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  • 01/21/15--21:01: O Canada! in New Orleans
  • LouisiCANADA“I’m so New Orleans, when I go out of town people ask me if I’m Canadian.”

    A joke, right? No, it seems that, contrary to all expectations, a certain Canadian pronunciation is beginning to emerge in the Big Easy.

    I heard about it in a talk by Katie Carmichael of Virginia Tech at the annual gathering of linguists this month in Portland, Ore. She found “when I go out of town people ask me if I’m Canadian” on Facebook, together with this response: “most people don’t come out and say, ‘are you canadi...


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  • 01/22/15--21:01: Not by a Long Chalk
  • As I have mentioned here before, my hobby is writing and maintaining a blog about British expressions that have become popular in the United States. I know, I know. Listen, it keeps me off the street.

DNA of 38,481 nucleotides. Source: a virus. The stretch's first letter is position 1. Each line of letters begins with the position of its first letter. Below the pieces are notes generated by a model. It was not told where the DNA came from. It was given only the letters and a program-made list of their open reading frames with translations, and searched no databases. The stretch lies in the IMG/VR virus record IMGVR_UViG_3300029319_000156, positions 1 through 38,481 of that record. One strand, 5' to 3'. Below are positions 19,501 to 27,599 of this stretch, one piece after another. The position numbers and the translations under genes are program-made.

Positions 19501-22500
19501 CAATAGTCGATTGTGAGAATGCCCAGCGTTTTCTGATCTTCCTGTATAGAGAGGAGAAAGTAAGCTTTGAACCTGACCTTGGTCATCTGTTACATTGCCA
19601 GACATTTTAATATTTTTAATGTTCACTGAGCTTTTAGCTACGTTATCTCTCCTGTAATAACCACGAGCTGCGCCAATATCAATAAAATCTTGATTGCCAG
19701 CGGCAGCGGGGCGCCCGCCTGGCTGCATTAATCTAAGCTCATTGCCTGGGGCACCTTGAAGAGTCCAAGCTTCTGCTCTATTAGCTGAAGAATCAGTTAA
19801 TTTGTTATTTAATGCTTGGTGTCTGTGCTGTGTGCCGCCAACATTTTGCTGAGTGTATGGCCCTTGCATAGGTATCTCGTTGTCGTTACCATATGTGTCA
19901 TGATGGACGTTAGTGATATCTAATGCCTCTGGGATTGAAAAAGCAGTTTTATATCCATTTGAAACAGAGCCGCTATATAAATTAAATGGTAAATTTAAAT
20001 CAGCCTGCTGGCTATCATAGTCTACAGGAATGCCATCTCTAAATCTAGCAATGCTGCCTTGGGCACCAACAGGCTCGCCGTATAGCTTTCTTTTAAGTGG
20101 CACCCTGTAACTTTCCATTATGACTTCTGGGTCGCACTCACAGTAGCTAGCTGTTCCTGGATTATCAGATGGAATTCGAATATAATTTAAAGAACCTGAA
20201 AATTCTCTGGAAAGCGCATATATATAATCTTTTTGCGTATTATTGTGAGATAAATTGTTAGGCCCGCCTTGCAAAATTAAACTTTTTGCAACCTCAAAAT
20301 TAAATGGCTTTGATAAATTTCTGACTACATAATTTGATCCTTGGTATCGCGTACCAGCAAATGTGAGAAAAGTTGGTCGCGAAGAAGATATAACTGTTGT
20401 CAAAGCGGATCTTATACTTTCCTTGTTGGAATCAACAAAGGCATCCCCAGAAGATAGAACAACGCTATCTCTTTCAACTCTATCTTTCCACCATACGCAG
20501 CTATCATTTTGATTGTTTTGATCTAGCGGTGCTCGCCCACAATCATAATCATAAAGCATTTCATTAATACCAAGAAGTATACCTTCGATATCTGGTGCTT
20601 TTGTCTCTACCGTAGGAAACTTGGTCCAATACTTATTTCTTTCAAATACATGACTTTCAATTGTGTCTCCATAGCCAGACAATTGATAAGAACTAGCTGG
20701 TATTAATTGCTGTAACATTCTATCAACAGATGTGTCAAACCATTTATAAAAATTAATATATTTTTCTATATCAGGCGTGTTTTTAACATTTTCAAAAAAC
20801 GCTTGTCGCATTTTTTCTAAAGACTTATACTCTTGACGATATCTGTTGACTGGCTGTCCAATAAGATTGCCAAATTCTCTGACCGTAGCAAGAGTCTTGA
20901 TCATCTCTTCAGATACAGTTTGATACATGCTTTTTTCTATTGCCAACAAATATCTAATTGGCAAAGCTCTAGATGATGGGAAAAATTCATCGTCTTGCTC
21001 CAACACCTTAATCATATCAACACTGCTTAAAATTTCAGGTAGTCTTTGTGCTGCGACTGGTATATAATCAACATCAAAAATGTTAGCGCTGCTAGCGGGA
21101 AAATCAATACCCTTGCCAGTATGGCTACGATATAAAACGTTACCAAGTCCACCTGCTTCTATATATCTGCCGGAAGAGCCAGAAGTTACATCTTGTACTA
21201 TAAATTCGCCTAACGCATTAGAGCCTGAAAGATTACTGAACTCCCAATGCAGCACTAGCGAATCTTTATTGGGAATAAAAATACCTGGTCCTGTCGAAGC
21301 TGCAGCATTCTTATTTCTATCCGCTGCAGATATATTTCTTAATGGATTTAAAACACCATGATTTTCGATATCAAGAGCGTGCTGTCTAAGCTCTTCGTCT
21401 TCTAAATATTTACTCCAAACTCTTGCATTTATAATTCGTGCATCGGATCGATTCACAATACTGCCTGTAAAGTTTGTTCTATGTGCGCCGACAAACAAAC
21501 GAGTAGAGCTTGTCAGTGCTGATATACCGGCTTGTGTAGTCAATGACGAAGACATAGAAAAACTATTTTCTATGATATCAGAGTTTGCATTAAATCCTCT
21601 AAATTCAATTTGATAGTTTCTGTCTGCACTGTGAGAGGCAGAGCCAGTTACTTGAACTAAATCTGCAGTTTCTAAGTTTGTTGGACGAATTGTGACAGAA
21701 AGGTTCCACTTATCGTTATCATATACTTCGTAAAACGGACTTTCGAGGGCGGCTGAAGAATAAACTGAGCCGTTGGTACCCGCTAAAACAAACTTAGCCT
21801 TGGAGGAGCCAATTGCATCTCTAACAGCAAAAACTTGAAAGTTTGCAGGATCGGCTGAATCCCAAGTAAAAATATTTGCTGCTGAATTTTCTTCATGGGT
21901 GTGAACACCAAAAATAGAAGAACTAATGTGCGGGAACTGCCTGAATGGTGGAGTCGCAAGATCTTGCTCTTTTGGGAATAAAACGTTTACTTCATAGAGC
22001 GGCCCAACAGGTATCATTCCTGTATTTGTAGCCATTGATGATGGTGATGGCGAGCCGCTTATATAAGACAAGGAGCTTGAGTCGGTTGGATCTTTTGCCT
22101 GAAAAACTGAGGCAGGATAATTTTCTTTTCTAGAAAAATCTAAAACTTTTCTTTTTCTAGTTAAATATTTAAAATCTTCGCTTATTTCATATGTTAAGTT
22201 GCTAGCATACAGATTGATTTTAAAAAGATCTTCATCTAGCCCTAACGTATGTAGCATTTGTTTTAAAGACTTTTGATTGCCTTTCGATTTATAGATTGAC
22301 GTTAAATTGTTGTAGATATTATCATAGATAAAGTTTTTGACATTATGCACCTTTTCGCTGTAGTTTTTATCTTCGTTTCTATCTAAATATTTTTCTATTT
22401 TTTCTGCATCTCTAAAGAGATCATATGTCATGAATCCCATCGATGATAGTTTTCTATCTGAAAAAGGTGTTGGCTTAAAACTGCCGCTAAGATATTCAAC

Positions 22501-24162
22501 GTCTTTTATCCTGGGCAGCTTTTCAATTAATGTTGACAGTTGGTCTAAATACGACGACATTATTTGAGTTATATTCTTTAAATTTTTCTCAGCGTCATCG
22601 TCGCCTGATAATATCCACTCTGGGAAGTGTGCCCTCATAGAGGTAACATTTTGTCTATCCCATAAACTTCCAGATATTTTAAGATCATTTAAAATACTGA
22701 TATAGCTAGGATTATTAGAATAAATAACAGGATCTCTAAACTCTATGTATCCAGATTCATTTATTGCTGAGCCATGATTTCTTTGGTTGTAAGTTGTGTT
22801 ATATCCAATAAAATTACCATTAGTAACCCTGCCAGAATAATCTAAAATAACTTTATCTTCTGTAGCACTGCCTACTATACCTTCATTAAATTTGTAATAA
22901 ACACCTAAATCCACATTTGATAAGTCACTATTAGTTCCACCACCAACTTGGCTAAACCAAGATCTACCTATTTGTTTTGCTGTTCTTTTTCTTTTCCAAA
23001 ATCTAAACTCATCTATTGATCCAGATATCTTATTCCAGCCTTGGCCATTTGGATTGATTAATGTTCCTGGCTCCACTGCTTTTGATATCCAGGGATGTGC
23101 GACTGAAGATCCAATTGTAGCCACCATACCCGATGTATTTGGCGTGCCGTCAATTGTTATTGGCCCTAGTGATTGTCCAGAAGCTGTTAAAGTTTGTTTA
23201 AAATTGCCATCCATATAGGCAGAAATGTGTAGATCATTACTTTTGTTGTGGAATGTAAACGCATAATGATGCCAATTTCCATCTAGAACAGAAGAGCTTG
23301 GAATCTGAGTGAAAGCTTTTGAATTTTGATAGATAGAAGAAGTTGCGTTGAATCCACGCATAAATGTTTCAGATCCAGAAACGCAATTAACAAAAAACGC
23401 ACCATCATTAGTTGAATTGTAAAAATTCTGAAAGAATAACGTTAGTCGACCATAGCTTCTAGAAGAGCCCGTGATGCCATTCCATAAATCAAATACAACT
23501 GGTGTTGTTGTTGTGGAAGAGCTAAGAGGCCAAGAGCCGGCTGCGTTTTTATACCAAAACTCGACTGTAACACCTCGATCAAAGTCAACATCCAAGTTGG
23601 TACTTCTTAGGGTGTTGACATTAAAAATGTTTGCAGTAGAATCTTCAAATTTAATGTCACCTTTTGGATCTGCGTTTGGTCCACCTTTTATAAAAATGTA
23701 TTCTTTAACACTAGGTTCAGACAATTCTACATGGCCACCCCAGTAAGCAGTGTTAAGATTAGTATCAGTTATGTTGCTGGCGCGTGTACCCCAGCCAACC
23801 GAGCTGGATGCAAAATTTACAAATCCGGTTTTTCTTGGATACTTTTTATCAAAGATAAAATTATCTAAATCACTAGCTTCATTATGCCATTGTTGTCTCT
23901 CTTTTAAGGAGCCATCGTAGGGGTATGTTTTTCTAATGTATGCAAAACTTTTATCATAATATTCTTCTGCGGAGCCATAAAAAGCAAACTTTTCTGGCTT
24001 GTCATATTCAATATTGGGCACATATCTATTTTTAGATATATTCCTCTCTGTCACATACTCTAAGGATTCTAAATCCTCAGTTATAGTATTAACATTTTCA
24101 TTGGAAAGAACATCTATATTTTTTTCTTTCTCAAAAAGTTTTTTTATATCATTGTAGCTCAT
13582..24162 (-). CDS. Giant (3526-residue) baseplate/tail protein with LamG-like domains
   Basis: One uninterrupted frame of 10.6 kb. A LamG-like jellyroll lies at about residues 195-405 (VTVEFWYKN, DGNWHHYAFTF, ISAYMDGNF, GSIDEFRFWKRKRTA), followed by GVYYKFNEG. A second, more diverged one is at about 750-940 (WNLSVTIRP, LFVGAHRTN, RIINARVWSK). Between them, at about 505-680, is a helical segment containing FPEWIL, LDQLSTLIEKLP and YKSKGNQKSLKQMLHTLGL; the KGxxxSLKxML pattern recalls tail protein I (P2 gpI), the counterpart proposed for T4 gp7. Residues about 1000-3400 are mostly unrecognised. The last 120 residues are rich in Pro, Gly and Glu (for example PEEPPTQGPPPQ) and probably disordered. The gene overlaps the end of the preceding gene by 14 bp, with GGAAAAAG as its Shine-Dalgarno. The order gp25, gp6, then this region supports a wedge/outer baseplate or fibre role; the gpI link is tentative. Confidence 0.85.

Anyway, not long ago, Alex Beam, a Boston Globe columnist, opened a piece this way:

    And here I thought we had the place to ourselves.

    Not by a long chalk, it turns out. New census data show that Massachusetts is the fastest-growing state in New England, population wise.

    The opening of the second p...


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  • 01/28/15--21:01: Garage Sociolinguistics
  • Read the above title aloud before you continue. I have a real problem about pronouncing it. Let me explain. In the fall I was quite unexpectedly forced to move house. my_garage_3 My new home has not only an off-street parking spot but also a standalone structure (pictured at left) intended for storing an automobile (but actually occupied by garden tools, boxes, unused furniture–you know how it goes). Uttering the name for this outbuilding plunges me into a sociolinguistic minefield.

    The suffix -age that te...


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  • 02/04/15--21:01: Nice Going, Genius
  • Scalia: Sarcastic

    Scalia: Sarcastic